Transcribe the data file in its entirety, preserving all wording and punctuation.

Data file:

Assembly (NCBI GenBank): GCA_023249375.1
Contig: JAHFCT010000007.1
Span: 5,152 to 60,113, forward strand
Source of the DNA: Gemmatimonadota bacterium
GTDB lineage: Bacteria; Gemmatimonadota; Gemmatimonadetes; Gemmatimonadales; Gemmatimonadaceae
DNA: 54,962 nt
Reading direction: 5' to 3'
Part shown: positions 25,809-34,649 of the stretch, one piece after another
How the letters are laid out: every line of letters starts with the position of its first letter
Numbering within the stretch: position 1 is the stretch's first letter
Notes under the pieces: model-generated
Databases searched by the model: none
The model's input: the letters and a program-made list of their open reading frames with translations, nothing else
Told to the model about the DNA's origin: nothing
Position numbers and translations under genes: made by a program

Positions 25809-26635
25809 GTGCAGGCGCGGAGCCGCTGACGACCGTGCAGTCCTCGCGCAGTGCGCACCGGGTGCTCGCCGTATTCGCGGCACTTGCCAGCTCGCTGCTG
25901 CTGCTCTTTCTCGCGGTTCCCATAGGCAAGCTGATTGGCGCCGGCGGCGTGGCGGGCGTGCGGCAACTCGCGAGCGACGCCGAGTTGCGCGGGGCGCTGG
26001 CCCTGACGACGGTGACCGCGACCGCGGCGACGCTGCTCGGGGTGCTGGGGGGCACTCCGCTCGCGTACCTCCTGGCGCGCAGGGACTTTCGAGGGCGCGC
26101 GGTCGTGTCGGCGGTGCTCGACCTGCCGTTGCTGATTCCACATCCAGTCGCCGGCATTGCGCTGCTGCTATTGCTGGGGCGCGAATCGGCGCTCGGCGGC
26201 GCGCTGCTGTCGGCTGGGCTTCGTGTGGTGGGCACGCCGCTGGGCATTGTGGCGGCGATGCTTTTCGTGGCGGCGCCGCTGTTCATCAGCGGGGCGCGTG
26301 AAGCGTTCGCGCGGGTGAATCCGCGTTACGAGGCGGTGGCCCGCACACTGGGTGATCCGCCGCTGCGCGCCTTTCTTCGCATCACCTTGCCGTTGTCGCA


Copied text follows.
Assembly (NCBI GenBank): GCA_023249375.1
Contig: JAHFCT010000007.1
Span: 5,152 to 60,113, forward strand
Source of the DNA: Gemmatimonadota bacterium
GTDB lineage: Bacteria; Gemmatimonadota; Gemmatimonadetes; Gemmatimonadales; Gemmatimonadaceae
DNA: 54,962 nt
Reading direction: 5' to 3'
Part shown: positions 25,809-34,649 of the stretch, one piece after another
How the letters are laid out: every line of letters starts with the position of its first letter
Numbering within the stretch: position 1 is the stretch's first letter
Notes under the pieces: model-generated
Databases searched by the model: none
The model's input: the letters and a program-made list of their open reading frames with translations, nothing else
Told to the model about the DNA's origin: nothing
Position numbers and translations under genes: made by a program

Positions 25809-26635
25809 GTGCAGGCGCGGAGCCGCTGACGACCGTGCAGTCCTCGCGCAGTGCGCACCGGGTGCTCGCCGTATTCGCGGCACTTGCCAGCTCGCTGCTG
25901 CTGCTCTTTCTCGCGGTTCCCATAGGCAAGCTGATTGGCGCCGGCGGCGTGGCGGGCGTGCGGCAACTCGCGAGCGACGCCGAGTTGCGCGGGGCGCTGG
26001 CCCTGACGACGGTGACCGCGACCGCGGCGACGCTGCTCGGGGTGCTGGGGGGCACTCCGCTCGCGTACCTCCTGGCGCGCAGGGACTTTCGAGGGCGCGC
26101 GGTCGTGTCGGCGGTGCTCGACCTGCCGTTGCTGATTCCACATCCAGTCGCCGGCATTGCGCTGCTGCTATTGCTGGGGCGCGAATCGGCGCTCGGCGGC
26201 GCGCTGCTGTCGGCTGGGCTTCGTGTGGTGGGCACGCCGCTGGGCATTGTGGCGGCGATGCTTTTCGTGGCGGCGCCGCTGTTCATCAGCGGGGCGCGTG
26301 AAGCGTTCGCGCGGGTGAATCCGCGTTACGAGGCGGTGGCCCGCACACTGGGTGATCCGCCGCTGCGCGCCTTTCTTCGCATCACCTTGCCGTTGTCGCA